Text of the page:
Leading up to the 2020 NFL Draft, The Post is breaking down the draft class by position in an 11-part series. Tomorrow: running backs.
Where did he come from?
It’s like Joe Burrow was shot out of a cannon sometime before the last college football season began, and here he is: Three weeks away from becoming the first pick in the 2020 NFL Draft, which is scheduled to begin April 23.
Before Burrow took a snap under center for LSU in its first game of the 2019 season, most draft experts had the quarterback projected to be picked in the fourth or fifth round, certainly no earlier than the third.
A 15-0 season later, which ended with the Tigers winning the national championship and Burrow finishing the season with an NCAA-high 5,671 passing yards, a 76.3 completion percentage, an NCAA-record 60 touchdown passes and the Heisman Trophy, and here we are.
NFL commissioner Roger Goodell probably is clearing his throat and practicing already: “With the first-overall pick in the 2020 NFL Draft, the Cincinnati Bengals select … Joe Burrow.’’
Barring a last-ditch trade-up by, say, the Dolphins, who have three picks in the first round and are as starved for a franchise quarterback as the Bengals are, Cincinnati is going to get what former Jets general manager and current ESPN analyst Mike Tannenbaum called “exactly what the doctor ordered.’’
“They should turn in that card today and make him the face of the franchise for the next 10 years and count their lucky stars that an Ohio native with his persona, ability, talent and character has fallen into their lap,’’ Tannenbaum told The Post. “If I’m the Cincinnati Bengals, it’s the dream scenario.’’
Burrow already has given his public blessing for the lowly Bengals to pick him, so there won’t be any scenario like Eli Manning in 2004 orchestrating that draft-day trade because he didn’t want to play in San Diego.
Burrow sounds very much like he is — to borrow from the great wordsmith Bill Belichick — on to Cincinnati.
And, based on interviews The Post conducted with several NFL analysts who have scouted Burrow, who transferred to LSU from Ohio State before the 2018 season, this is a very good thing for the Bengals.
“He had an historically great year,’’ Tannenbaum said. “I think his athleticism is really underrated, his decision-making process is outstanding, he has very good accuracy and he gets rid of the ball fast. He has a good arm. I wouldn’t say it’s an all-time great arm, like watching Vinny Testaverde or John Elway. I would put those arms in a class by themselves.’’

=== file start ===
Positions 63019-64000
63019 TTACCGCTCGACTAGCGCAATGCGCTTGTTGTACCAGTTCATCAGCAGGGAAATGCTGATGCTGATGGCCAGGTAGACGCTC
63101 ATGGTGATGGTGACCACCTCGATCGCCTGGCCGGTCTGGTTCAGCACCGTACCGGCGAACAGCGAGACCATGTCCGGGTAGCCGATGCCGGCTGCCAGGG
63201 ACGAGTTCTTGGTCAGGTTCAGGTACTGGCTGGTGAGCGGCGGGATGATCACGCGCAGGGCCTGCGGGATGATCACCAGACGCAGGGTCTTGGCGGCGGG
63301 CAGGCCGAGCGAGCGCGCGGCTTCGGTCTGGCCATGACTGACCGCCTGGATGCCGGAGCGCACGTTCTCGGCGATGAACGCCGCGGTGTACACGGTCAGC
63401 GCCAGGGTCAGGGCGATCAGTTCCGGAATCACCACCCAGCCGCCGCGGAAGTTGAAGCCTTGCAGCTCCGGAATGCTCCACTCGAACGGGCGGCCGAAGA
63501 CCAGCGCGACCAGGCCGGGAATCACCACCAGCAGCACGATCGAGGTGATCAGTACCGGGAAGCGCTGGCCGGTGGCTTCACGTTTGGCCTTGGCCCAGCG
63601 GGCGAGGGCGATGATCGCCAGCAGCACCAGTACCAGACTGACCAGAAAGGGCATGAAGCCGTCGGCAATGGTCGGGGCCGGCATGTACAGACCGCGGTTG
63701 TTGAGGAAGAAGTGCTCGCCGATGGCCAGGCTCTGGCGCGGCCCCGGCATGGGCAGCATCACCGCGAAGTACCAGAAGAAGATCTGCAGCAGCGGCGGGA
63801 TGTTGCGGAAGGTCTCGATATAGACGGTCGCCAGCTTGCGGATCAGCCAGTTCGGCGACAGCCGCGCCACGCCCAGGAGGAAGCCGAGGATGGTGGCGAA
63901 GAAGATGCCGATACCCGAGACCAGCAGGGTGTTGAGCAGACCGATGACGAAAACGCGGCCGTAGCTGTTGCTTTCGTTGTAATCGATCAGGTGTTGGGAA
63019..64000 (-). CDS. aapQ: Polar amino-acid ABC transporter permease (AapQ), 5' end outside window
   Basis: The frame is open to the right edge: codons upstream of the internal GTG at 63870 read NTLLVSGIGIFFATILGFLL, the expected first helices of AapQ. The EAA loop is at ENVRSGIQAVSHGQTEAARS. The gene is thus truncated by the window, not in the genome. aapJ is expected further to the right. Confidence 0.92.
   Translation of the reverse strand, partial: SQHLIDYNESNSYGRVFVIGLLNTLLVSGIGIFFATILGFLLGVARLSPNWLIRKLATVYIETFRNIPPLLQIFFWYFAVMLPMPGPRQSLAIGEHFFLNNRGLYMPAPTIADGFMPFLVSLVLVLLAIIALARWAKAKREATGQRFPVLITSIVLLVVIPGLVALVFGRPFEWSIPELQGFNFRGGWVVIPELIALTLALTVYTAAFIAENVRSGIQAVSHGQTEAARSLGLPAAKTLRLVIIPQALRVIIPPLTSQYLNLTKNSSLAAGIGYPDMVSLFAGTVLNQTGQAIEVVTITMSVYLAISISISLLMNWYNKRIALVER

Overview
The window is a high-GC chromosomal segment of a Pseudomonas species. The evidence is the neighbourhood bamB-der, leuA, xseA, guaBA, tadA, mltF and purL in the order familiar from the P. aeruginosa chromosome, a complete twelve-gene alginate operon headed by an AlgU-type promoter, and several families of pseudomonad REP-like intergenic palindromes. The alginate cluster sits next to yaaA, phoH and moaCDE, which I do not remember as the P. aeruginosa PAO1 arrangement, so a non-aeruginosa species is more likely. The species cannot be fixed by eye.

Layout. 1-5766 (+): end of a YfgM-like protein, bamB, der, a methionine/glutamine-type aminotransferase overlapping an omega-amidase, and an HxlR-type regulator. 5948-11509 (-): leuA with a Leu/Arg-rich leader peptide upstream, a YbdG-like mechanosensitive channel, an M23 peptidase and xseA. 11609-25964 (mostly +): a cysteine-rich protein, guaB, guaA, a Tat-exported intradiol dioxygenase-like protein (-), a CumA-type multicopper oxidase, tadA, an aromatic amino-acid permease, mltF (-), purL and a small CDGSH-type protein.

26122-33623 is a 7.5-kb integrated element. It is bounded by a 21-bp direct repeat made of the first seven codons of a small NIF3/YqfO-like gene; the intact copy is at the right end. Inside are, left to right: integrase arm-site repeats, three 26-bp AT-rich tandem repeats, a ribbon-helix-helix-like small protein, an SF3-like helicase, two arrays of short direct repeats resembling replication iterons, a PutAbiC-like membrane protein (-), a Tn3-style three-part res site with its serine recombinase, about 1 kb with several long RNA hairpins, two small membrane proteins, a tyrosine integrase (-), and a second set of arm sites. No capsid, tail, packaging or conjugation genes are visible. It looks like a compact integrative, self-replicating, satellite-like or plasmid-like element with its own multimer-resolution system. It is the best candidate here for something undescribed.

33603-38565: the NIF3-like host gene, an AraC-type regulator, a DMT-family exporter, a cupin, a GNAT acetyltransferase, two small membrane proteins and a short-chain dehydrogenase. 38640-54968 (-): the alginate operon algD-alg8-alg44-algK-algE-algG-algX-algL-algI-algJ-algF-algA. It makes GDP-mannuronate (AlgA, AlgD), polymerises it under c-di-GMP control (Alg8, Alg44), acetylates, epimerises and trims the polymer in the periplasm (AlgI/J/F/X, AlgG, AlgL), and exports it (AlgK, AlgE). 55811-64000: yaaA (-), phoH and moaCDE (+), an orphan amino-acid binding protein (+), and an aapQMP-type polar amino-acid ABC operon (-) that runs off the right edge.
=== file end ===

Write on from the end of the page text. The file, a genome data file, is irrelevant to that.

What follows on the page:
Then Tannenbaum delivered this delicious comparison: “His mindset reminds me of Aaron Rodgers and Russell Wilson in that both try to attack downfield and they break contain when they get out of the pocket.
“I think Burrow is a full-field quarterback. He’s not looking to check it down, he’s looking to get the ball down the field, and that’s really impressive.’’
Tannenbaum described the uber-confident Burrow as “a force multiplier,’’ meaning “he energizes people around him. He has a natural bravado about him.’’
Brady Quinn, the former Notre Dame star quarterback who also played in the NFL and currently serves as an analyst for Fox Sports Radio, CBS and SiriusXM Radio, also heaped praise.
“His pocket movement reminds you of Tom Brady,’’ Quinn said. “Their motions are different and Joe is a better athlete. Joe’s fast. He was a really good basketball player back in high school.’’
The only real question mark about Burrow is whether 2019 was an anomaly in that his statistics were so otherworldly just a year after he led LSU to 10–3 record in 2018 with 2,894 yards passing, 16 TDs and five INTs.
Quinn, though, cited reasons for that.
“He ended up leaving Ohio State after a spring battle with Dwayne Haskins [who went to the Redskins in the first round last year] to be a graduate transfer, so he got [to LSU] a little bit later than I’m sure he wanted to,’’ Quinn said. “That means it’s harder to develop chemistry with those guys, it’s harder to learn the offense. If you go back and watch the second half of 2018, he started to play some really, really good football.’’
Was Burrow a product of his own greatness or the elite talent around him this past season?
Surely, a little bit of both.
“Joe Brady [who was hired as LSU’s passing coordinator in 2019] made a difference and the offense opened up, they had elite running back, two elite receivers, their tight end I think dropped one pass the whole year, and two offensive linemen who are going to be drafted,’’ NFL Network analyst Brian Baldinger said. “It was an NFL team.’’
“He always has a place to go with the ball, he has an uncanny level of accuracy and he can extend plays,’’ Baldinger said. “You can’t be that kind of accurate without great anticipation. All of that is there.’’
Burrow has been working with quarterback-training guru Jordan Palmer, the brother of former NFL quarterback Carson Palmer, who also works with Jets starter Sam Darnold.
Baldinger noted that in Brady’s system last year, Burrow “worked extensively out of the shotgun, didn’t take any snaps under center.’’ But, Baldinger said he doesn’t see that as a problem, saying, “I’m sure he’s working with Jordan Palmer on five-step, three-step drops and taking the ball from center.
“He knows how to go through progressions very quickly and make really quick decisions and accurate decisions,’’ Baldinger said. “Those are the quarterbacks that end up really flourishing in this league.’’
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